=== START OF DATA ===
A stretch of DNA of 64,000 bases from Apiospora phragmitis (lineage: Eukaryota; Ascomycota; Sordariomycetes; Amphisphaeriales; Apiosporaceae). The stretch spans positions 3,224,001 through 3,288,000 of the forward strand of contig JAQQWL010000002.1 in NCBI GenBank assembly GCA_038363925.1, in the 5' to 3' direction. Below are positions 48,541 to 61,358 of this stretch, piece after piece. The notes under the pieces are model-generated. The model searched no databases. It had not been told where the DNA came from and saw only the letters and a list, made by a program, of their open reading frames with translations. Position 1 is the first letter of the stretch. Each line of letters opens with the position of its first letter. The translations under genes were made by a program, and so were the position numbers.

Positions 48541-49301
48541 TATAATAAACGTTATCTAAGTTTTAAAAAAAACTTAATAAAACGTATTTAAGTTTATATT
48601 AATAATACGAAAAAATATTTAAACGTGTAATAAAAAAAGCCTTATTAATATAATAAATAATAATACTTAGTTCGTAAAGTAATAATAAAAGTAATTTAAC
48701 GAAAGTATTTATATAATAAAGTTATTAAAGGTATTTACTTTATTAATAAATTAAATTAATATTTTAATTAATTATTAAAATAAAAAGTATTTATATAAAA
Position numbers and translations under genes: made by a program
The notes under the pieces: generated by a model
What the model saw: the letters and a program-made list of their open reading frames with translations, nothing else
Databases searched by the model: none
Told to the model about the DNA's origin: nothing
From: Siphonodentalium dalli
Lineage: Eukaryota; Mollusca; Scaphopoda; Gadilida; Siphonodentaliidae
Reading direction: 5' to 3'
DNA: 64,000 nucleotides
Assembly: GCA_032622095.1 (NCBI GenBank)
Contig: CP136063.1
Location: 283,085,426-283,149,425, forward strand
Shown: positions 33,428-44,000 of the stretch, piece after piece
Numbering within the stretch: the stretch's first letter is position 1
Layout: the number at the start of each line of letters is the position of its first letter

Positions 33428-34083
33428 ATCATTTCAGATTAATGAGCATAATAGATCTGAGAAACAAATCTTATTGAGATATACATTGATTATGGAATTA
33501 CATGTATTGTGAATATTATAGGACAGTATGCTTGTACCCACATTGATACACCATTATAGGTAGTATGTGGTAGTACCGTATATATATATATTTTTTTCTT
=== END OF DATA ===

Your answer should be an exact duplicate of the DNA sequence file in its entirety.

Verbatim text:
A stretch of DNA of 64,000 bases from Apiospora phragmitis (lineage: Eukaryota; Ascomycota; Sordariomycetes; Amphisphaeriales; Apiosporaceae). The stretch spans positions 3,224,001 through 3,288,000 of the forward strand of contig JAQQWL010000002.1 in NCBI GenBank assembly GCA_038363925.1, in the 5' to 3' direction. Below are positions 48,541 to 61,358 of this stretch, piece after piece. The notes under the pieces are model-generated. The model searched no databases. It had not been told where the DNA came from and saw only the letters and a list, made by a program, of their open reading frames with translations. Position 1 is the first letter of the stretch. Each line of letters opens with the position of its first letter. The translations under genes were made by a program, and so were the position numbers.

Positions 48541-49301
48541 TATAATAAACGTTATCTAAGTTTTAAAAAAAACTTAATAAAACGTATTTAAGTTTATATT
48601 AATAATACGAAAAAATATTTAAACGTGTAATAAAAAAAGCCTTATTAATATAATAAATAATAATACTTAGTTCGTAAAGTAATAATAAAAGTAATTTAAC
48701 GAAAGTATTTATATAATAAAGTTATTAAAGGTATTTACTTTATTAATAAATTAAATTAATATTTTAATTAATTATTAAAATAAAAAGTATTTATATAAAA
Position numbers and translations under genes: made by a program
The notes under the pieces: generated by a model
What the model saw: the letters and a program-made list of their open reading frames with translations, nothing else
Databases searched by the model: none
Told to the model about the DNA's origin: nothing
From: Siphonodentalium dalli
Lineage: Eukaryota; Mollusca; Scaphopoda; Gadilida; Siphonodentaliidae
Reading direction: 5' to 3'
DNA: 64,000 nucleotides
Assembly: GCA_032622095.1 (NCBI GenBank)
Contig: CP136063.1
Location: 283,085,426-283,149,425, forward strand
Shown: positions 33,428-44,000 of the stretch, piece after piece
Numbering within the stretch: the stretch's first letter is position 1
Layout: the number at the start of each line of letters is the position of its first letter

Positions 33428-34083
33428 ATCATTTCAGATTAATGAGCATAATAGATCTGAGAAACAAATCTTATTGAGATATACATTGATTATGGAATTA
33501 CATGTATTGTGAATATTATAGGACAGTATGCTTGTACCCACATTGATACACCATTATAGGTAGTATGTGGTAGTACCGTATATATATATATTTTTTTCTT